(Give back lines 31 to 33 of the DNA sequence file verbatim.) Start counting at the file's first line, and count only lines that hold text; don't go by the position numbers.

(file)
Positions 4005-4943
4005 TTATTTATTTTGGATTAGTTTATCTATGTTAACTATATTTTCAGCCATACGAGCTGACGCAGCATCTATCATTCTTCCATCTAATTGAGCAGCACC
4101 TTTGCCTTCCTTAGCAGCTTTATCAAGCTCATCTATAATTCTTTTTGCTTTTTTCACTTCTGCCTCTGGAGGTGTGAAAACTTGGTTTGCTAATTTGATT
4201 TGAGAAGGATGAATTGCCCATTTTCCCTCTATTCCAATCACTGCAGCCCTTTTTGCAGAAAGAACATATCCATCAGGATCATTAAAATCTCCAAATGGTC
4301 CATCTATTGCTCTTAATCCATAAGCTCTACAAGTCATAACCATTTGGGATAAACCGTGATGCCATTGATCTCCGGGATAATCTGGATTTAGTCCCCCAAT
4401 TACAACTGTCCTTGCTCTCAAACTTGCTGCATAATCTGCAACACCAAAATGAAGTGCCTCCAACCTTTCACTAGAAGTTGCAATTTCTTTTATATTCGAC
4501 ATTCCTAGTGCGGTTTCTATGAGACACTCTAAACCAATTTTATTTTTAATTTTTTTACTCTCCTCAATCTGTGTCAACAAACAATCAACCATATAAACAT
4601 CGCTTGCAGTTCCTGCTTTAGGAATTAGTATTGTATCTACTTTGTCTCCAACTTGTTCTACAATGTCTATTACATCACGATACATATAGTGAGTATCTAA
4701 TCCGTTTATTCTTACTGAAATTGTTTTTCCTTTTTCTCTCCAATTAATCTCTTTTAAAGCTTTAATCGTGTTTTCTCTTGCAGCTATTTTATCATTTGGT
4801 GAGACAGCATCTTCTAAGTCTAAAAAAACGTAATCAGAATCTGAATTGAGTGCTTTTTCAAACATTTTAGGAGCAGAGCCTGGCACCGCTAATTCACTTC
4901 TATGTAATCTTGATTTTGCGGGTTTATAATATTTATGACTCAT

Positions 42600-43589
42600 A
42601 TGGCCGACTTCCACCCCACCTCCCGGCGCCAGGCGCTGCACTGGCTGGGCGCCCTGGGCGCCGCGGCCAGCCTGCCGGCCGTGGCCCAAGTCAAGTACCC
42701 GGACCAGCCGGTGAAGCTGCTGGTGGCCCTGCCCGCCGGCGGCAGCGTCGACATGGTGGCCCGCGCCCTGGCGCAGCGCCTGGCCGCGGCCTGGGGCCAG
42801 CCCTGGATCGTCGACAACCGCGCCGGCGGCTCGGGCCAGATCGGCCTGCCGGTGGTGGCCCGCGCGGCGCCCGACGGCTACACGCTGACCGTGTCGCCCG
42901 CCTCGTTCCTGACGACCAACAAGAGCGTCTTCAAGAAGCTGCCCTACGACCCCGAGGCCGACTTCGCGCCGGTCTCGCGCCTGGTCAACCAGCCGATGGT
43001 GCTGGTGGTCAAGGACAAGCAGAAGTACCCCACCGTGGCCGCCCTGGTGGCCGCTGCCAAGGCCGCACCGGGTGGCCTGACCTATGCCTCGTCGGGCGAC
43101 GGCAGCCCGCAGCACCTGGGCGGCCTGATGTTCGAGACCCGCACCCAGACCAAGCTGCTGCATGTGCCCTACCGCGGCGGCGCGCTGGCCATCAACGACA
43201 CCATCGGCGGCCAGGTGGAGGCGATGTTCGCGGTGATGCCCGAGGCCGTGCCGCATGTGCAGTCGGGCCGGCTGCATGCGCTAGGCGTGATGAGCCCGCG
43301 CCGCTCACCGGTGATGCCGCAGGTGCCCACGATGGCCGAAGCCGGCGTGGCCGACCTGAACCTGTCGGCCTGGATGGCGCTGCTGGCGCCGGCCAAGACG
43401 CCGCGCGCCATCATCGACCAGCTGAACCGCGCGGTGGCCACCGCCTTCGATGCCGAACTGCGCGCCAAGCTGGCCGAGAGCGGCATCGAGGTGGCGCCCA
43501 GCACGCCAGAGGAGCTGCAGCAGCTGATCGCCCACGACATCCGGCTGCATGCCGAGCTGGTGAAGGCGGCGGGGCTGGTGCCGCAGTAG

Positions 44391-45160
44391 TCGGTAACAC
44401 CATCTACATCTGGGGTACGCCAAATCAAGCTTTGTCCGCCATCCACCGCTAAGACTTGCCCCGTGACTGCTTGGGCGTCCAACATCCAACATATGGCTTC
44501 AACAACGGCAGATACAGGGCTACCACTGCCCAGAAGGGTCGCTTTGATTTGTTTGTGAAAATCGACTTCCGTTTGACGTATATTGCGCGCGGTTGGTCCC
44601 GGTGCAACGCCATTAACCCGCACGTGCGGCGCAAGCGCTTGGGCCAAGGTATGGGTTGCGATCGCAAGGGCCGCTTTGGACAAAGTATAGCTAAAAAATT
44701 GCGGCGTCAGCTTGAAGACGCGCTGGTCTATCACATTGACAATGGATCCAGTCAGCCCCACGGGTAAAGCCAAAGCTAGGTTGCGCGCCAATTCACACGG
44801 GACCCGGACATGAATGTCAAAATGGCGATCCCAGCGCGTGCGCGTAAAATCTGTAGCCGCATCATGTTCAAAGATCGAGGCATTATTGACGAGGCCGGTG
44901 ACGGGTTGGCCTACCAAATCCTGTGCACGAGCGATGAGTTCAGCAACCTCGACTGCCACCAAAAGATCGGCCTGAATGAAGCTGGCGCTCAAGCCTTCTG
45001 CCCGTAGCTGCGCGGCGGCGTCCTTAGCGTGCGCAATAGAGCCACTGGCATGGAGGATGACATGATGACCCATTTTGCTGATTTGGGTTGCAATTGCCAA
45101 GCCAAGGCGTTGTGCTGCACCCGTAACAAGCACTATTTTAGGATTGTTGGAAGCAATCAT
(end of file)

44901 ACGGGTTGGCCTACCAAATCCTGTGCACGAGCGATGAGTTCAGCAACCTCGACTGCCACCAAAAGATCGGCCTGAATGAAGCTGGCGCTCAAGCCTTCTG
45001 CCCGTAGCTGCGCGGCGGCGTCCTTAGCGTGCGCAATAGAGCCACTGGCATGGAGGATGACATGATGACCCATTTTGCTGATTTGGGTTGCAATTGCCAA
45101 GCCAAGGCGTTGTGCTGCACCCGTAACAAGCACTATTTTAGGATTGTTGGAAGCAATCAT